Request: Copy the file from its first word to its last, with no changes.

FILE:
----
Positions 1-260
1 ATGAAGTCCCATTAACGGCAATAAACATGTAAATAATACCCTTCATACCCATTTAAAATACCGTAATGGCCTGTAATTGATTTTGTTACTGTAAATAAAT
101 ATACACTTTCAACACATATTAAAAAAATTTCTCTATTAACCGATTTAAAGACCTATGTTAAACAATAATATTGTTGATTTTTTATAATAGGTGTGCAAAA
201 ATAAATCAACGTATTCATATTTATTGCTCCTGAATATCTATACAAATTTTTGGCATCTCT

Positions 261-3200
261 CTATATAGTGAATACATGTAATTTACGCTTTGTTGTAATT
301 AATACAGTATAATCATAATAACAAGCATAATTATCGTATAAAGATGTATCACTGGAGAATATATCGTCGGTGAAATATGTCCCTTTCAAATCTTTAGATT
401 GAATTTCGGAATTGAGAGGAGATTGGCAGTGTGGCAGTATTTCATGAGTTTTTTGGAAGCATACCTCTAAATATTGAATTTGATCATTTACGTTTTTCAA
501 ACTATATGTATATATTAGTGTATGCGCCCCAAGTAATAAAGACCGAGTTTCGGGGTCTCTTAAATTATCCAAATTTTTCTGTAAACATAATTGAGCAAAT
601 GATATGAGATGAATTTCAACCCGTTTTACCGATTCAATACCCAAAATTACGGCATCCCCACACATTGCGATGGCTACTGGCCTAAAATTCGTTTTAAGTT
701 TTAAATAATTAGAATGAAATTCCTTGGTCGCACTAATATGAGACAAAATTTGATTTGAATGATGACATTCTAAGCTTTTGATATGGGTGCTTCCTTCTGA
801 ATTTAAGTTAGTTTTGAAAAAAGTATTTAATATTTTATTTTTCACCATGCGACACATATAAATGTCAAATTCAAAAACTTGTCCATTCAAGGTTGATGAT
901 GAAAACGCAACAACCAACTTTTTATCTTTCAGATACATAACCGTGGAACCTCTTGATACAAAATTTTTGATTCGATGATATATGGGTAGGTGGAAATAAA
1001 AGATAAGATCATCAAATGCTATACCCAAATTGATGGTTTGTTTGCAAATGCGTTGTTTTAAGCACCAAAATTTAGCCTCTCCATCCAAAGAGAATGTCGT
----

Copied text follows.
Positions 1-260
1 ATGAAGTCCCATTAACGGCAATAAACATGTAAATAATACCCTTCATACCCATTTAAAATACCGTAATGGCCTGTAATTGATTTTGTTACTGTAAATAAAT
101 ATACACTTTCAACACATATTAAAAAAATTTCTCTATTAACCGATTTAAAGACCTATGTTAAACAATAATATTGTTGATTTTTTATAATAGGTGTGCAAAA
201 ATAAATCAACGTATTCATATTTATTGCTCCTGAATATCTATACAAATTTTTGGCATCTCT

Positions 261-3200
261 CTATATAGTGAATACATGTAATTTACGCTTTGTTGTAATT
301 AATACAGTATAATCATAATAACAAGCATAATTATCGTATAAAGATGTATCACTGGAGAATATATCGTCGGTGAAATATGTCCCTTTCAAATCTTTAGATT
401 GAATTTCGGAATTGAGAGGAGATTGGCAGTGTGGCAGTATTTCATGAGTTTTTTGGAAGCATACCTCTAAATATTGAATTTGATCATTTACGTTTTTCAA
501 ACTATATGTATATATTAGTGTATGCGCCCCAAGTAATAAAGACCGAGTTTCGGGGTCTCTTAAATTATCCAAATTTTTCTGTAAACATAATTGAGCAAAT
601 GATATGAGATGAATTTCAACCCGTTTTACCGATTCAATACCCAAAATTACGGCATCCCCACACATTGCGATGGCTACTGGCCTAAAATTCGTTTTAAGTT
701 TTAAATAATTAGAATGAAATTCCTTGGTCGCACTAATATGAGACAAAATTTGATTTGAATGATGACATTCTAAGCTTTTGATATGGGTGCTTCCTTCTGA
801 ATTTAAGTTAGTTTTGAAAAAAGTATTTAATATTTTATTTTTCACCATGCGACACATATAAATGTCAAATTCAAAAACTTGTCCATTCAAGGTTGATGAT
901 GAAAACGCAACAACCAACTTTTTATCTTTCAGATACATAACCGTGGAACCTCTTGATACAAAATTTTTGATTCGATGATATATGGGTAGGTGGAAATAAA
1001 AGATAAGATCATCAAATGCTATACCCAAATTGATGGTTTGTTTGCAAATGCGTTGTTTTAAGCACCAAAATTTAGCCTCTCCATCCAAAGAGAATGTCGT